Quantitative approaches comprise a large and growing part of social science and humanities research. It is increasingly difficult to take graduate level courses and read important papers in your field without an understanding of statistical inference, programming, and mathematical models. McGill offers a wide range of courses to give you competency in these areas, but sometimes graduate students feel inadequately prepared to take advantage of these resources.

To help you make the most of your studies, we offer two week-long workshops before the beginning of fall term. The workshops assume no background! We encourage you to take both workshops, particularly if you are an incoming graduate student, but you can also register for only one workshop. Detailed outlines of each syllabus will be available later in the summer.

The workshops are supported by the Faculty of Science, the Faculty of Arts, the Department of Political Science and Sociology, the Desautels Faculty of Management, the Consortium on Analytics for Data‐Driven Decision‐Making (CAnD3), the Institute for Epidemiology, Biostatistics and Occupational Health, the Centre for the Study of Democratic Citizenship (CSDC) and the Geographic Information Centre (GIC).

Workshop I: Introduction to data science in R and documenting in RMarkdown

This workshop will introduce you to R, a common statistical programming language used across many courses at McGill as well as RMarkdown (typesetting language useful for producing documents that contain mathematical content and code). These are very useful and powerful tools but they have somewhat of a steep learning curve. So, the goal of this part of the workshop is to get you up a good part of that learning curve.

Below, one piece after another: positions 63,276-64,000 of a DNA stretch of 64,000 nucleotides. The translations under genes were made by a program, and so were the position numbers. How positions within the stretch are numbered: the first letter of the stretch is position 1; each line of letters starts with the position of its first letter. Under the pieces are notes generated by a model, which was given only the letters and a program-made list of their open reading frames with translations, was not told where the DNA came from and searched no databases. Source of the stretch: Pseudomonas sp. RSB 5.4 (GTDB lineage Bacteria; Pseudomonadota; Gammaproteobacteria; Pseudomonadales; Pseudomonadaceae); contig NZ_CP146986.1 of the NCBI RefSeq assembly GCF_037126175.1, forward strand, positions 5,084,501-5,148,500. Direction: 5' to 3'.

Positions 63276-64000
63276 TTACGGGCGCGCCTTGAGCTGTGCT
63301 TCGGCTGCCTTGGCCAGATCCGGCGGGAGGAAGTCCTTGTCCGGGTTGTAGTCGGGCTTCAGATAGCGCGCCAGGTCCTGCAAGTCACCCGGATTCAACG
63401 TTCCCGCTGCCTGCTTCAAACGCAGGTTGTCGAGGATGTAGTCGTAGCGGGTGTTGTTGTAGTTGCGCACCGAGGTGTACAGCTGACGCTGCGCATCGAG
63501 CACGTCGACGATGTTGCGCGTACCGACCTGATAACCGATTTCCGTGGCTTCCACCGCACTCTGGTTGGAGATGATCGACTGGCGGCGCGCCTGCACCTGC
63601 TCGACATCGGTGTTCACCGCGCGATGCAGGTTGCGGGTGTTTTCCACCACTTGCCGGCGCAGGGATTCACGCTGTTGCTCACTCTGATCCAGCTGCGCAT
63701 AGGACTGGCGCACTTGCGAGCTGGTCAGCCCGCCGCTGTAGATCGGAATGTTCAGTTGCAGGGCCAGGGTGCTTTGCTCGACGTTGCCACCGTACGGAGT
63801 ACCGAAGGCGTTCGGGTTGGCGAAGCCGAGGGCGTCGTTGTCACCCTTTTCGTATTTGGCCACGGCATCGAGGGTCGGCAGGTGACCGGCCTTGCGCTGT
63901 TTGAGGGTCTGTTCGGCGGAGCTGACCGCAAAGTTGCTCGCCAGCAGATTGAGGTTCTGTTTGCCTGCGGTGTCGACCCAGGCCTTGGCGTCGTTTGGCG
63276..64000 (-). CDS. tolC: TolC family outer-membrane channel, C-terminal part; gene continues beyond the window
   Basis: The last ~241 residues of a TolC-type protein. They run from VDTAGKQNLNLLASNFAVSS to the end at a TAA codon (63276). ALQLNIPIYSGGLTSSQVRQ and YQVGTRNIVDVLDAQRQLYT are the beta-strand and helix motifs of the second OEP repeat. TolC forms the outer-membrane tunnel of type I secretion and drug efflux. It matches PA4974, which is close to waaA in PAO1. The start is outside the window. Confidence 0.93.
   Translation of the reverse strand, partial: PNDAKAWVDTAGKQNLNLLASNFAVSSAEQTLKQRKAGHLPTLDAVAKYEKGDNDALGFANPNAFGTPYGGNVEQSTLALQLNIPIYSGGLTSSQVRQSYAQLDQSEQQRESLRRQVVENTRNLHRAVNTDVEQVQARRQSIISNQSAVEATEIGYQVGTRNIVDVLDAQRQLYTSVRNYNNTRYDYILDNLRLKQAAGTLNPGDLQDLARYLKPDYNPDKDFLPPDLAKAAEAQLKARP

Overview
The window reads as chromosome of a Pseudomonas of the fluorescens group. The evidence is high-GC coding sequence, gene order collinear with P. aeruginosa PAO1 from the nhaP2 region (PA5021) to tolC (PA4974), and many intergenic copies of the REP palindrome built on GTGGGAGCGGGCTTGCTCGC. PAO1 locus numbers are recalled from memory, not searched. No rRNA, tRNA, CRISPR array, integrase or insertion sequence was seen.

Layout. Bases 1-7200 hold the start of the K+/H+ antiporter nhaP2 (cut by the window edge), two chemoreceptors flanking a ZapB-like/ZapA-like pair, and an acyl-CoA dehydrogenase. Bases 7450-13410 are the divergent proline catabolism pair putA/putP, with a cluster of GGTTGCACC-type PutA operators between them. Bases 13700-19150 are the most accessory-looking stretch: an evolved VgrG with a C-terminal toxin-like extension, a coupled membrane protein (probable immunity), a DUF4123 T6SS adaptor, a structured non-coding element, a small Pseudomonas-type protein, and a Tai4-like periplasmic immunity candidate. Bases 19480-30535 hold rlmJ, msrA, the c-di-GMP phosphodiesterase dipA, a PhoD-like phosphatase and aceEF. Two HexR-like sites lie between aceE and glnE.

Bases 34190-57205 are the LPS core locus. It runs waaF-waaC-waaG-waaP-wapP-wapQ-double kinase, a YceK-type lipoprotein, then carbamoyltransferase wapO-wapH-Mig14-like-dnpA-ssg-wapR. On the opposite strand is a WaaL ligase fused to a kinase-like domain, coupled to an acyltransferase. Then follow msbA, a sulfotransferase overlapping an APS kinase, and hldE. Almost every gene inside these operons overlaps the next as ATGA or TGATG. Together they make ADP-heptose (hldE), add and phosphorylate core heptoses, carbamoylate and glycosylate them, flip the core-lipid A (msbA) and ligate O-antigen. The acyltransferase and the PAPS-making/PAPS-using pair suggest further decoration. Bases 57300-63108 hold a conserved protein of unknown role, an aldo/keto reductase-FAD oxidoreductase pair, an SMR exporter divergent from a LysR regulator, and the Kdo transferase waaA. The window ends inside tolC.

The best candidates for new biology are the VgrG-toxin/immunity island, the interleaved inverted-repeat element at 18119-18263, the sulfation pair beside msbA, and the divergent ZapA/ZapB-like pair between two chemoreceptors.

Day 1: Introduction to the basics of R and the graphical user interface RStudio
Day 2: Working with data (cleaning, pre-processing, dealing with missing values)
Day 3: Visualizing data and producing graphs
Day 4: Statistical prequel and more tips and tricks on working with R
Day 5: Typesetting using RMarkdown and RStudio Add-Ins

The workshop will take place from Monday, August 16 to Friday, August 20 by means of remote teaching between 9:30 am and 4:00 pm. The instructor is Dr. Tim Elrick, Director of the Geographic Information Centre at McGill. He will be supported by teaching assistants who will make sure you won’t get stuck. We also will make sure that the online units will be reasonably long with enough breaks to get away from the screen.

Workshop II: Review of basic mathematical and statistical concepts